I moved to Los Angels from Minneapolis about two years ago, and for the last year, I've been interning on the Universal Studios backlot - reading scripts and working on digital media for The De Laurentiis Company (DLC). They’re the folks behind the television show - ‘Hannibal' among many other things - and one of my jobs is to pre-screen projects that they may consider for future production. This is an aspect of the industry I was never exposed to while working and living in Minnesota - especially on the multi-million-dollar scale. If I’m being honest, prior to moving to Los Angeles, I had held a negative image of the big Hollywood machine - believing it crushed creativity with every step. After having spent some time working in Alfred Hitchcock's bungalow - arguably in the heart of that machine - I've gotta say, I’ve had something of a revolution of thought.
The De Laurentiis Company gets at least 3-5 scripts a week, ranging from book adaptations to television pilots. Most of them are actually pretty bad - surprisingly bad - hardly worth the time spent reading them. A benefit, even when reading the bad scripts, however, is that I get increasingly good at spotting the most important aspects of storytelling. Additionally, every three months, we do a little mock-pitch - where we get the opportunity to sit in front of the execs and pitch our ideas. If you don’t have a project of your own, a longline is given to you and you get to just practice the pitch itself - which, I’ve learned, is a real art form. A few times now, I’ve proudly marched into the conference room believing I've got the next hit TV series, maybe feature film.
Then, however, there you are sitting with the execs, and they’re picking apart the idea piece-by-piece. They rocket-fire questions at you: ‘who is the hero?’, ‘why should we care?’, ‘who is the market?’. Should you not know the answer - or should your answer not be good enough - you realize really quickly, this is much harder than you think. Laid bare and subject to scrutiny, you often learn your idea is probably actually not good enough.
In my time at DLC, I've learned the real importance of the vetting of a story by industry professionals. Those of us who have experienced life outside the ‘Hollywood Machine’ and especially those of us who, frankly, would like a way in - we are quick to demonize big Hollywood producers, and movie studios. Once seeing the inner-workings, however, you see how fickle the market (you and me) really are, and how much money it takes to bring a film from script to screen. This vetting is necessary - it is important for a script to go through the gauntlet in part because of the money, the time, the ego, the space it will occupy.
I directed a feature film a few years ago - ‘Bahamian Son’ with Soul Tools. It’s a project for which I am very proud, but the script never underwent this process. I wonder how we would have benefited from some industry producers scrutinizing the script? Would we ultimately had a better story because we went through a tough process of tearing it all down and having to build it again?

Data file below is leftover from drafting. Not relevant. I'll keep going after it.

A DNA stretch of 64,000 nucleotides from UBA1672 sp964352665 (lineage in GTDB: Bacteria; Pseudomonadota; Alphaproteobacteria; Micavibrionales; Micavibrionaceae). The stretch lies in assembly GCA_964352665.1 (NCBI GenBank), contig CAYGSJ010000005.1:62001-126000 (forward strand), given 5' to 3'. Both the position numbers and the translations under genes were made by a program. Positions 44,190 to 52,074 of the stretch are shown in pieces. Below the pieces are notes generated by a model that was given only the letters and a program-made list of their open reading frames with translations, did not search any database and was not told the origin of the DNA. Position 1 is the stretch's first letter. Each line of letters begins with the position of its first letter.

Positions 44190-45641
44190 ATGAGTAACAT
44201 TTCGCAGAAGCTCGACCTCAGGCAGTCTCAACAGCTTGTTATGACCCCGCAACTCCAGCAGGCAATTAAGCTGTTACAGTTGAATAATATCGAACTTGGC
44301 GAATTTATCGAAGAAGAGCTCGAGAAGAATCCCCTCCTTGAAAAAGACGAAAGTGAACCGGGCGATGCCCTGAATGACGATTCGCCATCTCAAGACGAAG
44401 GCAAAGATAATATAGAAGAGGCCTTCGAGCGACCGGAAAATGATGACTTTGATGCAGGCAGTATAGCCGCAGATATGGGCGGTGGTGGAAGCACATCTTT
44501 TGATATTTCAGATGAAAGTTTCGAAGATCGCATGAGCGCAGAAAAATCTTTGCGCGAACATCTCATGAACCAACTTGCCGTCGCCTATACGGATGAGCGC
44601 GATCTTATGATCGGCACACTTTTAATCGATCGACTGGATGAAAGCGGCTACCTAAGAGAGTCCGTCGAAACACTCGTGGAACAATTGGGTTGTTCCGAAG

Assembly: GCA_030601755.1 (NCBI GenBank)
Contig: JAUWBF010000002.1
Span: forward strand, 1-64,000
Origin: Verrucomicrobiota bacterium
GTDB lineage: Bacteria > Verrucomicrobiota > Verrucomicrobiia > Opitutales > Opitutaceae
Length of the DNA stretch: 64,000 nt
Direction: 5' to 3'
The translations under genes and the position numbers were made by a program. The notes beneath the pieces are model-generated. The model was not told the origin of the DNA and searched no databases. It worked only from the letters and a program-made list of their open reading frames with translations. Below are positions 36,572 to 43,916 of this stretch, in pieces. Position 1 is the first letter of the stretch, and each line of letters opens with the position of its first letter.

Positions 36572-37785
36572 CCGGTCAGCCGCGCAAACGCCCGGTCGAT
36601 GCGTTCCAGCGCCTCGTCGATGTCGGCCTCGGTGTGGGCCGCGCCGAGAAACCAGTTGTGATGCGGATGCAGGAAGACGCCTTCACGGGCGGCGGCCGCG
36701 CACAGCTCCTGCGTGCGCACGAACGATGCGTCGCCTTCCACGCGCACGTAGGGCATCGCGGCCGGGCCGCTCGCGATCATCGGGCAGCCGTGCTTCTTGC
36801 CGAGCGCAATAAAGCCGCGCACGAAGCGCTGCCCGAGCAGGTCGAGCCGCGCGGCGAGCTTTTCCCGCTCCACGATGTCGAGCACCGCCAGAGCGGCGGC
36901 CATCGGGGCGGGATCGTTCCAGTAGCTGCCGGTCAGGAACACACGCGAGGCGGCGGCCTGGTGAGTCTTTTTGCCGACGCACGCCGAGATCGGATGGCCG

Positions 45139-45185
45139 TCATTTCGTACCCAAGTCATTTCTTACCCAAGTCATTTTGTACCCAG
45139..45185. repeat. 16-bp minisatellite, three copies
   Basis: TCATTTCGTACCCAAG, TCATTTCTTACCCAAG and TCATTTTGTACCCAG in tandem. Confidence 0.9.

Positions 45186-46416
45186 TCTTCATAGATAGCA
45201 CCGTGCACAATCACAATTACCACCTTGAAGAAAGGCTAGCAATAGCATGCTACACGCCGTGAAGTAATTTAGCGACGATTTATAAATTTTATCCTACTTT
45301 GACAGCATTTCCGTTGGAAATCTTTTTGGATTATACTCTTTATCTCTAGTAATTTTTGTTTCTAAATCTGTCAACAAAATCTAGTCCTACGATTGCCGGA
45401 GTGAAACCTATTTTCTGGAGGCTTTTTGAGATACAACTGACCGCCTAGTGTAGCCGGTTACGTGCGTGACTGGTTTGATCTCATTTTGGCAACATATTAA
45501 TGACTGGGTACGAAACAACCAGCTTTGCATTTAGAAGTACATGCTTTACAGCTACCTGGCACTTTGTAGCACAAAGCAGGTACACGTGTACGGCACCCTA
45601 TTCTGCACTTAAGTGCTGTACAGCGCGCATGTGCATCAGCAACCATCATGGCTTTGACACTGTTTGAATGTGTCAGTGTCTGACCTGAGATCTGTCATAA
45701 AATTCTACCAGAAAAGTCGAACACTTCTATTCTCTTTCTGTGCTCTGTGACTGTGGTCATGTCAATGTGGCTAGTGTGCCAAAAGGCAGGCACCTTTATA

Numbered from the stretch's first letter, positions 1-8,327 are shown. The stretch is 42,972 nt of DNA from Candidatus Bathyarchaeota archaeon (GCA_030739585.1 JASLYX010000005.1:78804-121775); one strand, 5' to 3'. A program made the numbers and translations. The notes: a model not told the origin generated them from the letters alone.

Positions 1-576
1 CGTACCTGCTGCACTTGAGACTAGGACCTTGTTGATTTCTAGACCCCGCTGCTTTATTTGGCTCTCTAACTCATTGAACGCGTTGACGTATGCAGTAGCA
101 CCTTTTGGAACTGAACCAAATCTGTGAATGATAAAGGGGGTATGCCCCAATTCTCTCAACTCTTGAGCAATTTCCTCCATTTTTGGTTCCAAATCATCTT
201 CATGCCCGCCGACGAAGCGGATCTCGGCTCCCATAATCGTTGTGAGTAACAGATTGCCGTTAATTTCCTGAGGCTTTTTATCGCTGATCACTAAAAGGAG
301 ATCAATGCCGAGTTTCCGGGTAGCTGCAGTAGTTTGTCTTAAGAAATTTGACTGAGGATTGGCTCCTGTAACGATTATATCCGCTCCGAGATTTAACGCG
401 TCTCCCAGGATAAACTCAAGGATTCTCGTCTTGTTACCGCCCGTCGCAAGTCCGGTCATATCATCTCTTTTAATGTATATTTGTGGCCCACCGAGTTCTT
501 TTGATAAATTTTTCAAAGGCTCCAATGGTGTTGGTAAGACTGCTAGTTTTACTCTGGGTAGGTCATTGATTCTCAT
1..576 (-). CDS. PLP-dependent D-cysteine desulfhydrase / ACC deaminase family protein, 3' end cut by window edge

Hollywood has a serious issue with diversity across the board - from cast, to producers, to the studio executives. But the market (you and me again) IS speaking and Hollywood IS listening. The issue is we still have the old guard - old and white, frankly - alive, steering the ship. All that being said, we can't throw out the Hollywood studio system because it has created this industry, and the jobs that come along with it. As good as a low-budget independent film may seem, the fact is that very few crew members are paid - which when coupled with the time required, is ultimately unfair, especially to professionals. Also, a bulk of your creative time is suddenly spent trying to find the resources to make it all work - and you quickly realize it’s a lose-lose game.
Trust me, this isn’t total cynicism - I don't want to lose the spirit of independent film. I think we can all agree that we DON’T need another movie about Robert Dinero trying to get a new ‘lease on life’ in his golden years - but we DO need big movies with real budgets that pay people real money on which they can make a living.
So the question remains: how do we find the balance of big money for real stories? How do we get those stories from real people - especially those whose unique perspectives have been excluded? Can the film industry represent those stories without some old-guard caricature of their culture? I don't know the answer to these questions - but in my time at The De Laurentiis Company, and moving around the heart of the Machine - I can say that the right people are asking the questions. And that’s a good start.